We pulled out a whiskey bottle and passed it back and forth, drinking and laughing.

I slept on the lawn that night.

Jamie didn't get riled up about anything. When The Lust played at the Old Miami that weekend, the soundman at the bar was abysmal, yet he was unphased no matter how angry his bandmates were. And when his bandmates stood on the curb, heatedly arguing about how to load their gear, he stood off to the side with Nicole and I, smirking with that twinkle in his eye.

For as enamored as I sound of Jamie, it doesn't touch the connection that he and Nicole made. That weekend in our little house, the two of them sat at the kitchen table for hours, well past the time the sun came up that morning, talking about a wider and deeper range of topics than you could imagine. They forged a friendship that night.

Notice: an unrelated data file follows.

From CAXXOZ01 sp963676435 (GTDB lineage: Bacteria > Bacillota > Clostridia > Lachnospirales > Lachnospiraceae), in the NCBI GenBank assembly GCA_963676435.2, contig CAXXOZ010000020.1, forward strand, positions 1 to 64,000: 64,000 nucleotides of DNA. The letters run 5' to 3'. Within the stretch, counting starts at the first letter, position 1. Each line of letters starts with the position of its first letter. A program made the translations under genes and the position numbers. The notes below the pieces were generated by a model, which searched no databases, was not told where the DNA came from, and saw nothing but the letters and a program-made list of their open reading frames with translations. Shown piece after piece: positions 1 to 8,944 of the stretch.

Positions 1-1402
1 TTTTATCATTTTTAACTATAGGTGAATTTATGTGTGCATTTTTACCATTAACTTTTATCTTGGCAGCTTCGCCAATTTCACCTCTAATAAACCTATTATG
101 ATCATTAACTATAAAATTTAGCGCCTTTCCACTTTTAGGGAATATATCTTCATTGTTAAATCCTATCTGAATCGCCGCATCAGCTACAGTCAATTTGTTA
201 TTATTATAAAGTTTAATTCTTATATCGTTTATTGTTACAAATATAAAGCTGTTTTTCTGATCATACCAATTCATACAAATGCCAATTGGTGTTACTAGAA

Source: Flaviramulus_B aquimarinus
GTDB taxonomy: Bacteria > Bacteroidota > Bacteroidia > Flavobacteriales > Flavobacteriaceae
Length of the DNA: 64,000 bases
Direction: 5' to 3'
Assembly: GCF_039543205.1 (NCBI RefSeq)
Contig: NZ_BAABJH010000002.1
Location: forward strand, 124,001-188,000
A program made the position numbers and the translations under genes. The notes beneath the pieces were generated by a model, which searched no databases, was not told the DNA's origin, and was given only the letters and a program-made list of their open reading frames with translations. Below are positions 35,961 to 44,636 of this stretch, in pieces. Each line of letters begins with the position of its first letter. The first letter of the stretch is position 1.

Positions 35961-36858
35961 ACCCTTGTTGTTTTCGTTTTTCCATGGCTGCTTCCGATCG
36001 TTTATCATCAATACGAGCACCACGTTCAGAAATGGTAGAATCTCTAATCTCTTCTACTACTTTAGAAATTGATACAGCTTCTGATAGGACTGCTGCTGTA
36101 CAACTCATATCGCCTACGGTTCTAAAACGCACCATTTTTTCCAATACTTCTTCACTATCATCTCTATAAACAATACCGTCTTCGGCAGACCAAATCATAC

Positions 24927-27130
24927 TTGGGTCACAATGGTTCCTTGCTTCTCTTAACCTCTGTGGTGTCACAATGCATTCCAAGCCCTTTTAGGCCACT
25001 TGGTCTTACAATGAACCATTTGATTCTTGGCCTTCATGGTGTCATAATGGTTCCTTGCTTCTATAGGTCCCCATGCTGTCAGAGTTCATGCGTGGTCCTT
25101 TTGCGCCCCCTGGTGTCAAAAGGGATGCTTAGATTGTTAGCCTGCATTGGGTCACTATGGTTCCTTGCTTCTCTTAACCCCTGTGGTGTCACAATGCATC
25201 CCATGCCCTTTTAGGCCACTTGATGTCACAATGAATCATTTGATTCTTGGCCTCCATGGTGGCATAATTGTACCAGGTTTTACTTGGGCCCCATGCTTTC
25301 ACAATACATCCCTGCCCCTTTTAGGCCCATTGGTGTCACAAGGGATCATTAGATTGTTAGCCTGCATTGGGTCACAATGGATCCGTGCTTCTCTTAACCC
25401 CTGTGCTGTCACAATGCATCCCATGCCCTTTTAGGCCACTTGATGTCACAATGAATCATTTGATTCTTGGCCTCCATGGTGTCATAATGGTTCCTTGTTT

When the Lust left, Jamie told us to come visit him at the Double Door whenever we were in Chicago and we would never pay for drinks. He was right, and it was detrimental to me on more than one occasion, but as always, he and Nicole would sit and chat well past close. She loved that kid.

Friday night, Jamie took his own life. We found out Saturday afternoon on our way to a party. Nicole broke down in tears on the street. She didn't want to go to the party crying, but I dragged her in, feeling it was better that we were among friends at the moment than in the alley behind the house. We tucked away for a bit, and then proceeded to try and enjoy the night.

It wasn't until we got home that night that I really broke down, full of sadness, frustration and anger about it all. For a few minutes, I think I grieved deeper than I ever have, until I went to bed out of exhaustion more than anything else.